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Conference: The Fight For Social Justice

The Fight For Social Justice: Young Lawyers Making Change

We are delighted to be hosting our second joint conference with Public Law Project and the Legal Education Foundation's Justice First Fellows on Saturday 16 March 2019 at BPP Waterloo in London. 

We have a very exciting programme lined up at this conference, which aims to inform and inspire the social welfare lawyers of the future, build a network of like-minded junior lawyers, and bring together those committed to working in the areas of law traditionally funded by legal aid.  

The event offers:

  • practical advice on practicing in social welfare law and legal aid and the beginnings of a network of future legal aid lawyers committed to social justice
  • careers advice and support with a view to increasing diversity and social mobility within the profession
  • knowledge and experience to improve responses to further threats to legal aid

The event is a partnership between YLAL, Public Law Project, and the Legal Education Foundation's Justice First Fellows, and is supported by the Legal Education Foundation, Garden Court Chambers and BPP Law School.

Tickets for the conference cost just £10 and there is a travel reimbursement scheme (up to £50) for those travelling from outside London. For all details of the conference and to book your ticket, please visit the Public Law Project website.

We hope to see you there!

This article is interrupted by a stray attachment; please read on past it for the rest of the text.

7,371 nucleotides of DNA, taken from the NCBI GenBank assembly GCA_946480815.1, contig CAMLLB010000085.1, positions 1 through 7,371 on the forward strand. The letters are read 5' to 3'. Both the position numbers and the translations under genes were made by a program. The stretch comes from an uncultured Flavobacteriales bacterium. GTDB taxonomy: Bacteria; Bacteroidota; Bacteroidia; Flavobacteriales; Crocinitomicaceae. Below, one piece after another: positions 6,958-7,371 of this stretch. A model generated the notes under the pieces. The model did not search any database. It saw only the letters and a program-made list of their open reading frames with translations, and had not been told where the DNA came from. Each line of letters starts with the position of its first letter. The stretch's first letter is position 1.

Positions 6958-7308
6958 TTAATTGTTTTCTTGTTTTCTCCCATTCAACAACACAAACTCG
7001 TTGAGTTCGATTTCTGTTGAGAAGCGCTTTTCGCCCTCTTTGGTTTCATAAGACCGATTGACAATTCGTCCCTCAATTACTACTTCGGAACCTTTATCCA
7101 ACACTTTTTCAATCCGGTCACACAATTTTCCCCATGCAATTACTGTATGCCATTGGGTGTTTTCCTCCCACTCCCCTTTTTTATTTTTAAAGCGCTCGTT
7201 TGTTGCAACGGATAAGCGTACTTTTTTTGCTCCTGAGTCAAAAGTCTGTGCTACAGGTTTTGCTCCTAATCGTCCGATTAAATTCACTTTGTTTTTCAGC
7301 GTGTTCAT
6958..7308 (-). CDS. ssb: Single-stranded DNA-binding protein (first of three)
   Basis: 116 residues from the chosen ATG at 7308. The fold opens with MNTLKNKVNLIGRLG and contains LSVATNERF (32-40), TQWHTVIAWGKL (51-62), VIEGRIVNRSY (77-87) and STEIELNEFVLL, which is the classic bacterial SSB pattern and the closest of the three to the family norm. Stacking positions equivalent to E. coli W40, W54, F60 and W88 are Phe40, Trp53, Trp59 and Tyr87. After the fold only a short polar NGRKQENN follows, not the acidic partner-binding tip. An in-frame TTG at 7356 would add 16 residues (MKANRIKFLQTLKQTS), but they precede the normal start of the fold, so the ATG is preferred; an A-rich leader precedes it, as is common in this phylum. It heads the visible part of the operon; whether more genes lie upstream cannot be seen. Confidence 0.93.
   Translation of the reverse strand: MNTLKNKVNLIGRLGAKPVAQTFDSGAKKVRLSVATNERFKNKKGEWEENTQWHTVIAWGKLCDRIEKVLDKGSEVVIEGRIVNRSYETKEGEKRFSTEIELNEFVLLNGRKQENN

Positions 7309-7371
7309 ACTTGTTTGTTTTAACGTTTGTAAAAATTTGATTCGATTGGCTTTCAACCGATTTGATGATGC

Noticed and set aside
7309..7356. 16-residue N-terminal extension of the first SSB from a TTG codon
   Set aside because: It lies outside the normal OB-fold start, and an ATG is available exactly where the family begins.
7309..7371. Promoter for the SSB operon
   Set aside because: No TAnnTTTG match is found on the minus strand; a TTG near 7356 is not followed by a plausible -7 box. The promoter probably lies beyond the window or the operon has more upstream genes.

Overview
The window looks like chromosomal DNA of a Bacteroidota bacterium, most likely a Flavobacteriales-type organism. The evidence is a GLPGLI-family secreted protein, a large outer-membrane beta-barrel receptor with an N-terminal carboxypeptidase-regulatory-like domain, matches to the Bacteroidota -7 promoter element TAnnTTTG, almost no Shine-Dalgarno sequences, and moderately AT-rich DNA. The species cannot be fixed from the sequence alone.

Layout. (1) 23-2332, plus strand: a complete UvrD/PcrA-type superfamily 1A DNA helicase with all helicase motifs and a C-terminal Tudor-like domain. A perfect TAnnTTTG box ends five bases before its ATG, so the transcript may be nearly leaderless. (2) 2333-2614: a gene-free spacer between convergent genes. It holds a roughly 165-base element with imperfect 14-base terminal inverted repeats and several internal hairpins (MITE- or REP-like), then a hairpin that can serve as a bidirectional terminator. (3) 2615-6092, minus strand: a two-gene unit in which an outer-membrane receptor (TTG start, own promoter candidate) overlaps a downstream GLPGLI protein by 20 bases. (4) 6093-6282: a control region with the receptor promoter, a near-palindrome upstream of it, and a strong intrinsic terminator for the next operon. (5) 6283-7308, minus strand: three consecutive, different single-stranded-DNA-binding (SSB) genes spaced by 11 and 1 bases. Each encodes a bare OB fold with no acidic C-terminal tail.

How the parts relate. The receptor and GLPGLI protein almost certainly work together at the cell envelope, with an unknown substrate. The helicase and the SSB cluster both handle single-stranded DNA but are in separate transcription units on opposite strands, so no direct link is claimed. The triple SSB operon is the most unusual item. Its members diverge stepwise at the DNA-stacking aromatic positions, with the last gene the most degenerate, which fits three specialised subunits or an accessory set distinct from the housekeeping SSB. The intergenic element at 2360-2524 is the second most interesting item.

Quick, Dirty but Important: YLAL's Research into unmet legal need at Court


Concerned by anecdotal evidence from its members about increasing numbers of litigants in person struggling in the County and Magistrates’ courts, and frustrated by the lack of any research into the impact on clients of the first tranche of the most recent changes to legal aid, Young Legal Aid Lawyers (YLAL) has conducted its own study of court users.


YLAL Survey on Paralegals in legal aid: a growing and unhealthy dependency?

Paralegals are being exploited and underpaid, according to a survey of members conducted by Young Legal Aid Lawyers (YLAL). Respondents also raised concerns about lack of training, poor working conditions, uncertain career progression and the implications of Lord Carter’s proposed pyramid model.

YLAL has called on the Law Society and the Legal Services Commission to take firm action to ensure that the sustainability of legal aid is not jeopardised as legal aid firms become more reliant on the use of paralegals to survive.

YLAL Survey on Paralegals in legal aid: a growing and unhealthy dependency?

Paralegals are being exploited and underpaid, according to a survey of members conducted by Young Legal Aid Lawyers (YLAL). Respondents also raised concerns about lack of training, poor working conditions, uncertain career progression and the implications of Lord Carter’s proposed pyramid model.

YLAL has called on the Law Society and the Legal Services Commission to take firm action to ensure that the sustainability of legal aid is not jeopardised as legal aid firms become more reliant on the use of paralegals to survive.